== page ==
Inuit Games & Feast

Inuit Games & Feast

Winnipeg Inuit games and feast important for ‘community connectedness,’ organizer says

Gathering the 1st major one for Inuit community in Winnipeg since pandemic

Nikki Komaksiutiksak, the executive director of local urban Inuit organization Tunngasugit, helped organize an Inuit games and community feast event in Winnipeg on Saturday. (Walther Bernal/CBC)

The Inuit community in Winnipeg took part in its first major gathering in two years on Saturday, coming together for Arctic sports, food and conversation.

Dozens of people attended the community feast and games at Valour Community Centre hosted by local urban Inuit organization Tunngasugit.

The Inuit games gathering was so important to people living in Winnipeg, said Nikki Komaksiutiksak, the executive director for the organization.

“Because of the pandemic, a lot of our people have been feeling very isolated. Mental health crises [have] skyrocketed within our community and we’ve heard … it’s because there’s that lack of community connectedness,” she said.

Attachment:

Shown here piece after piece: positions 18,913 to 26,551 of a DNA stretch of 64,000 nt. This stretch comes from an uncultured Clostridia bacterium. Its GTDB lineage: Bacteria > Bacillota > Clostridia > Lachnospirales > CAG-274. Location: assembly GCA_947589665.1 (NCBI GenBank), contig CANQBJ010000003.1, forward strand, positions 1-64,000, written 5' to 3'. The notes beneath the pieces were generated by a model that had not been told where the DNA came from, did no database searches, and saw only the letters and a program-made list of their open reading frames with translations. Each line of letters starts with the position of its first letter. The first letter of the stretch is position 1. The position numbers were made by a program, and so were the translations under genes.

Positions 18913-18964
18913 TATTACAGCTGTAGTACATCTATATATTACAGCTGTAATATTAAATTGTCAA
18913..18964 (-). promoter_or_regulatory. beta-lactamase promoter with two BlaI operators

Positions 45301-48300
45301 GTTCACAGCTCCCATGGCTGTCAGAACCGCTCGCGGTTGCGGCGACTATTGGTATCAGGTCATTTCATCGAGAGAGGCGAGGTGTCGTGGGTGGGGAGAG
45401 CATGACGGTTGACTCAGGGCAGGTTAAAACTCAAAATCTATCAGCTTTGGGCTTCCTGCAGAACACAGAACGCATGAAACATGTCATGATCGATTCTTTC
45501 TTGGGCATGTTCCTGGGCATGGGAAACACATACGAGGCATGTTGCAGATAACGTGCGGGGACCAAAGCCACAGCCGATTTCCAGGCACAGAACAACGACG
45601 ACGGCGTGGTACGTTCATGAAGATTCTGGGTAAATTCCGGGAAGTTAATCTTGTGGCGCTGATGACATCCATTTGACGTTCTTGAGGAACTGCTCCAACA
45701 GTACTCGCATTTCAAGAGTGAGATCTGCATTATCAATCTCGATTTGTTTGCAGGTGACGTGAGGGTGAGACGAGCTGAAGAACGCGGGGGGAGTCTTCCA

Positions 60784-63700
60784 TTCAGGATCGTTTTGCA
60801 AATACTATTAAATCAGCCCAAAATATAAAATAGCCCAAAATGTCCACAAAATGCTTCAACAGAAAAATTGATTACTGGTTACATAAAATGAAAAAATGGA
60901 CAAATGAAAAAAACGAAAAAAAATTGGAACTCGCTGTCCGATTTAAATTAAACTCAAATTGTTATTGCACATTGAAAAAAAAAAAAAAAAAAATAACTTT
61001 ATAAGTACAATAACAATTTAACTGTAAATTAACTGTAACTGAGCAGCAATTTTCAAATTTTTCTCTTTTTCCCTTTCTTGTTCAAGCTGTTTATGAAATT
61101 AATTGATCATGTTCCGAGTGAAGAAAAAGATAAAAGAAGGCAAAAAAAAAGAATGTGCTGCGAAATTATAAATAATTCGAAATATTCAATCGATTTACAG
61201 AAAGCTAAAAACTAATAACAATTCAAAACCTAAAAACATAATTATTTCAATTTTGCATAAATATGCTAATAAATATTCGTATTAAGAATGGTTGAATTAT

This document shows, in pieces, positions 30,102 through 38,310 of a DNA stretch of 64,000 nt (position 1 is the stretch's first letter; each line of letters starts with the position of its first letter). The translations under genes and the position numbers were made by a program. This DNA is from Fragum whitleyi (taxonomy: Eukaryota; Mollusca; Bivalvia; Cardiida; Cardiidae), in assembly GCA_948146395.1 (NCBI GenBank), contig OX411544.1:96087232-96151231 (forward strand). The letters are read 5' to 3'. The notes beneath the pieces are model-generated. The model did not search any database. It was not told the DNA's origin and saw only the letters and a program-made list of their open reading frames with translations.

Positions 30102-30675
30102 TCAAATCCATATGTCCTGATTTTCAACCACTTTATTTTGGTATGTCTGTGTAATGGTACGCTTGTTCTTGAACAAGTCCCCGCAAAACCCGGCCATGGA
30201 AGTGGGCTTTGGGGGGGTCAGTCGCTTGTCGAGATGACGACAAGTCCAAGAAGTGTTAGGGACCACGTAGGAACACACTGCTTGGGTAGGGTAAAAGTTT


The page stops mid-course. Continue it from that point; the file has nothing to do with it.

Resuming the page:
“It was really important for us to to serve our community in this way so that they didn’t feel like we forgot about them.”

WATCH | Inuit games help connect Winnipeg community:

Inuit games in Winnipeg brings people together, organizer says

11 months ago


Organizer Nikki Komaksiutiksak and participants Maxine Angoo and Kyle Worl explain the importance of the Inuit games and feast held in Winnipeg on April 30, which they say marked the Inuit community’s first major gathering in the city since before the pandemic.

Maxine Angoo moved from the North to Winnipeg 11 years ago, and said gatherings are especially important for those who don’t have family in the city.

“Some people haven’t seen each other for two years and you’ll notice people hugging. And just, like, being in the presence of your own people, that’s such a exhilarating feeling when you live outside of Nunavut,” she said.

In addition to sharing caribou and whale meat, some Inuit athletes showcased their skills.

For Alaska’s Kyle Worl, the event was an opportunity to see the excitement in people who are moved by Inuit games.

“You never know who is going to really connect with the games. And there is a young boy here that’s taught himself the games and who’s kicking above his head. And it’s really incredible to see that,” Worl said.

“Maybe he didn’t know about his potential that maybe he could someday become an athlete or a coach.”


With files from Andrew Wildes